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Coffee consumption lowers risk of CVD, IHD mortality in MI patients

22 Oct 2017

Drinking coffee, whether caffeinated or decaffeinated, is associated with a reduced risk of cardiovascular disease (CVD) and ischaemic heart disease (IHD) mortality in patients with a prior myocardial infarction (MI), according to a recent study.

In this prospective study, researchers included 4,365 Dutch patients from the Alpha Omega Cohort (aged 60 to 80 years; 21 percent female) who suffered from an MI <10 years before study enrollment. They collected dietary data at baseline (2002 to 2006), including coffee consumption over the past month, with a 203-item validated food-frequency questionnaire.

Causes of death were monitored until 1 January 2013. Multivariable Cox proportional hazard models were used, adjusting for lifestyle and dietary factors, to estimate hazard ratios (HRs) for mortality in categories of coffee consumption.

Of the patients, 96 percent drank coffee, with a median of 375 mL/d (about 3 cups a day) total intake. A total of 945 patients died, including 396 CVD-related and 266 IHD-related deaths, during a median 7.1 years of follow-up.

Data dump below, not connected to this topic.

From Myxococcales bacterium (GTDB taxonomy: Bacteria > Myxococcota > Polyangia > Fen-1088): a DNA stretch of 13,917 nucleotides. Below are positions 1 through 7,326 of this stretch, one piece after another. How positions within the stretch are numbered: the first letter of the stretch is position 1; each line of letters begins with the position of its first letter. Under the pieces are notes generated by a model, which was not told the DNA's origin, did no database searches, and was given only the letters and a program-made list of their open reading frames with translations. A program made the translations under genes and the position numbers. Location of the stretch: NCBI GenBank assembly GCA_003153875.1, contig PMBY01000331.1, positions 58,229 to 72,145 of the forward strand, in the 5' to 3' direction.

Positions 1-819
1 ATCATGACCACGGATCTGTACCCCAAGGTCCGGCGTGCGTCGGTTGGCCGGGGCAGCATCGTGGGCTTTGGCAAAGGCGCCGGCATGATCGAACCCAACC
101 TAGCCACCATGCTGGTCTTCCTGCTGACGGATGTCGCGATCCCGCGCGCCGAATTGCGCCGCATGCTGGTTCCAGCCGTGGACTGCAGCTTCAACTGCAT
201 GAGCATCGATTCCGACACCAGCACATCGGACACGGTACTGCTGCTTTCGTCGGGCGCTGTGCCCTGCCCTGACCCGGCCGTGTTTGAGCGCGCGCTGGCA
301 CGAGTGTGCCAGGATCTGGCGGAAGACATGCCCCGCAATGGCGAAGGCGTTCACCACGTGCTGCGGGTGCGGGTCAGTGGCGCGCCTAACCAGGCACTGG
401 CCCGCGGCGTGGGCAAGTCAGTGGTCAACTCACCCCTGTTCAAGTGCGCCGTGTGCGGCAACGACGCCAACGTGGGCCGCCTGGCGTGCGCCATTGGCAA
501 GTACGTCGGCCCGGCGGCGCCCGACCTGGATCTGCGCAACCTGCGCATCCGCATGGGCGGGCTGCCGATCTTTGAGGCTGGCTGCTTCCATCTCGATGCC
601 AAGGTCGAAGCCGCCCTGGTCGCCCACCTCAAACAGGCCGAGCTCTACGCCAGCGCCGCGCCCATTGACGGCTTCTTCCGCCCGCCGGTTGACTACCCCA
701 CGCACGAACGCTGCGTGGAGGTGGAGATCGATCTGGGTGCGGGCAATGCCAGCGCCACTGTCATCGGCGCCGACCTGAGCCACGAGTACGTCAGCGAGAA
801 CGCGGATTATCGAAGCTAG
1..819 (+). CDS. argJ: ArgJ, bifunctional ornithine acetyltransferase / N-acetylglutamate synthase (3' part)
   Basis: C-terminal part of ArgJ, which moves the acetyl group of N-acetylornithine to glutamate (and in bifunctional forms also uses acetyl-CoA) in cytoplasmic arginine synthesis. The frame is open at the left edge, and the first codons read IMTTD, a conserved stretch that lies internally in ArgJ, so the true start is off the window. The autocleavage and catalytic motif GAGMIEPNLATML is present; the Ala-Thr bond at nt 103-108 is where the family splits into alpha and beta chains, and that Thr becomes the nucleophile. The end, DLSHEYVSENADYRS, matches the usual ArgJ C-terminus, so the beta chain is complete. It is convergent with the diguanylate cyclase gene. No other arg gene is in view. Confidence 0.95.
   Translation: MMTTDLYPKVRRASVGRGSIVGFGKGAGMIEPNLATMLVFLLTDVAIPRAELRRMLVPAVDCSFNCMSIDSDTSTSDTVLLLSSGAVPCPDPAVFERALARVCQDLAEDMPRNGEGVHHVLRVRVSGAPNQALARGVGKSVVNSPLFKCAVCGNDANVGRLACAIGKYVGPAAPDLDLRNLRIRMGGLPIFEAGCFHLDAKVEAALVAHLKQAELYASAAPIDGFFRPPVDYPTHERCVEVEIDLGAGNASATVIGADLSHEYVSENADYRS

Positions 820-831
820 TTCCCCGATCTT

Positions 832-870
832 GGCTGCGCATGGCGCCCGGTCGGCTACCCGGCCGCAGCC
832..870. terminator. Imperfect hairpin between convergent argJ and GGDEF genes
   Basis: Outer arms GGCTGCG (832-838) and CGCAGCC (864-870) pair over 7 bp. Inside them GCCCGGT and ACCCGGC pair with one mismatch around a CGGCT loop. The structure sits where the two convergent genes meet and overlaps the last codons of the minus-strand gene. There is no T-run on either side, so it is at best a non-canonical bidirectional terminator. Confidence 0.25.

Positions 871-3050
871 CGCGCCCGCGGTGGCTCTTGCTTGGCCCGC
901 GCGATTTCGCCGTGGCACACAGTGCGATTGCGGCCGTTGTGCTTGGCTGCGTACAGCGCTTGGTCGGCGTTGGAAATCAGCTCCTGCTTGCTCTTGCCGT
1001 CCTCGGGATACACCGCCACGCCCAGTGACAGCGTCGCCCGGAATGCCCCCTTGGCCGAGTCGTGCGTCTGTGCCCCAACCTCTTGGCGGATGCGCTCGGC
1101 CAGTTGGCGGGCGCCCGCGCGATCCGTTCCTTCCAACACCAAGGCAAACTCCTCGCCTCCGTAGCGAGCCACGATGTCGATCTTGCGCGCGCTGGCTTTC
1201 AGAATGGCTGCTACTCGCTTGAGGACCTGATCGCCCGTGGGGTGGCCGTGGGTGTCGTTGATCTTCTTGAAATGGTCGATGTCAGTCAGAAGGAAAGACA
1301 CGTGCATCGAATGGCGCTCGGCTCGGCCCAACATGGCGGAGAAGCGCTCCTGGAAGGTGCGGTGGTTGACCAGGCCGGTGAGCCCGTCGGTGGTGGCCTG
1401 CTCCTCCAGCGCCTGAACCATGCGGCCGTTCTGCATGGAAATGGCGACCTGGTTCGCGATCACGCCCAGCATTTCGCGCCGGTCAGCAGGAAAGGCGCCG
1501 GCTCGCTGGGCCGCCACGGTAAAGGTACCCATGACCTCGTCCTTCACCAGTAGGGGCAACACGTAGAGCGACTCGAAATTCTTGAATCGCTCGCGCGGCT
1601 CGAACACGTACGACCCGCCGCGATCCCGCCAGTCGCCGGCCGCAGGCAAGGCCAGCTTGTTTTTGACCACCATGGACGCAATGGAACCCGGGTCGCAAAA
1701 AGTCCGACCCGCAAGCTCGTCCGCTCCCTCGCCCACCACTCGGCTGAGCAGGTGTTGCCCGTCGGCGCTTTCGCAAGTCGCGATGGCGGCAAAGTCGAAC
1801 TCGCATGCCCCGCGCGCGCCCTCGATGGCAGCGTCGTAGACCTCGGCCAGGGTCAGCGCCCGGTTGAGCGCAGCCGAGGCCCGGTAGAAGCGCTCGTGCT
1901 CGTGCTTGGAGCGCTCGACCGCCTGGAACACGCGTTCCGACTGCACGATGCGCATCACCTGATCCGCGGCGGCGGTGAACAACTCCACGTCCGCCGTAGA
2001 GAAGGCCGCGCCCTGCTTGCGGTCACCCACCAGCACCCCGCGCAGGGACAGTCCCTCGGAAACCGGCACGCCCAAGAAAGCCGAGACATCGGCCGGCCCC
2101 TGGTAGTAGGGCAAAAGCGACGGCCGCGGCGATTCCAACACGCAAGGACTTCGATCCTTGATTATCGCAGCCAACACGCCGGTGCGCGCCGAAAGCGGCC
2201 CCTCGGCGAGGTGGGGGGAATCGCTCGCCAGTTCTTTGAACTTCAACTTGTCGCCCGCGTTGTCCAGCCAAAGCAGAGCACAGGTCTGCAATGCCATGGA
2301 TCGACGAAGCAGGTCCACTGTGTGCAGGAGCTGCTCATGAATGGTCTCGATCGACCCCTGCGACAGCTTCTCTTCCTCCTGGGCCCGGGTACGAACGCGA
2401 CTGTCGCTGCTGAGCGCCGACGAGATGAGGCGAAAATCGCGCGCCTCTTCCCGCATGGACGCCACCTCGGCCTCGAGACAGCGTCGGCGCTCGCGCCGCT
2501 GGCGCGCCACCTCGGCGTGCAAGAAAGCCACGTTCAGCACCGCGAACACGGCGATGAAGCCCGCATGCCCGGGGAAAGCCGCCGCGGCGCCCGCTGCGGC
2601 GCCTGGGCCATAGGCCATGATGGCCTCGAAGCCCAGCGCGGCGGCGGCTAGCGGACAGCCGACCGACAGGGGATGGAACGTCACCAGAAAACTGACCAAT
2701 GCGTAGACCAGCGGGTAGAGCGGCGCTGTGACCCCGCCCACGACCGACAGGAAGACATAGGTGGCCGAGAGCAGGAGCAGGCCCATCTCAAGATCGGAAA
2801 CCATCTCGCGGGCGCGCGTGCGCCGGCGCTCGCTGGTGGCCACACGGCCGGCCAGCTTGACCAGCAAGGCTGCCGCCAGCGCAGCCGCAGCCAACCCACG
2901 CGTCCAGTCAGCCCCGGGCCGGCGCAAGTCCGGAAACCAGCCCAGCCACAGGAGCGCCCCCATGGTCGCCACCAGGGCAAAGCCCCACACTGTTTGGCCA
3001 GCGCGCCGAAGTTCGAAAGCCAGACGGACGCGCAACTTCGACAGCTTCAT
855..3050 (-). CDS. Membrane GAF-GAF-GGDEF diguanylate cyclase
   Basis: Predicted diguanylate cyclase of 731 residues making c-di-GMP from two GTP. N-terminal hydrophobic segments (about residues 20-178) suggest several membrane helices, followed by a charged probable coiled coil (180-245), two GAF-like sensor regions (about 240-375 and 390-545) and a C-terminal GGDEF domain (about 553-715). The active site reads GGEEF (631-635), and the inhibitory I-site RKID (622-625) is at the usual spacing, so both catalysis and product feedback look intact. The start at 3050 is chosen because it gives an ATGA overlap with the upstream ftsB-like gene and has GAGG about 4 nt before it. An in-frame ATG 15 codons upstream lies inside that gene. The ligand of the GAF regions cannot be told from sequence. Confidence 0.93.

An inverse association was observed between coffee consumption and CVD mortality, with HRs of 0.69 (95 percent CI, 0.54 to 0.89) for >2 to 4 cups/d and 0.72 (0.55 to 0.95) for >4 cups/d, compared with 0 to 2 cups/d. Corresponding HRs were 0.77 (0.57 to 1.05) and 0.68 (0.48 to 0.95) for IHD-related mortality and 0.84 (0.71 to 1.00) and 0.82 (0.68 to 0.98) for all-cause mortality, respectively.

There were similar associations for decaffeinated coffee and for coffee with additives.

“Consumption of coffee, one of the most popular beverages around the world, has been associated with a lower risk of cardiovascular and all-cause mortality in population-based studies,” according to researchers. 

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Most Read Articles
01 Mar 2015
Red yeast rice extracts have been used in traditional medicine for centuries.1 In recent times, an extract from red yeast rice, Xuezhikang® (XZK), has been studied for its role in dyslipidaemia and cardiovascular disease. This review will look at some of the clinical trials that have done so.
26 Apr 2017
Prestroke treatment with beta-blockers for hypertensive patients with acute ischaemic stroke does not appear to induce stroke severity, functional outcome or death, reports a recent study.
3 days ago
Enriching salt with both potassium and magnesium in the long term may provide additional benefits for stroke patient recovery from neurologic deficits, suggests a recent study involving Taiwanese patients.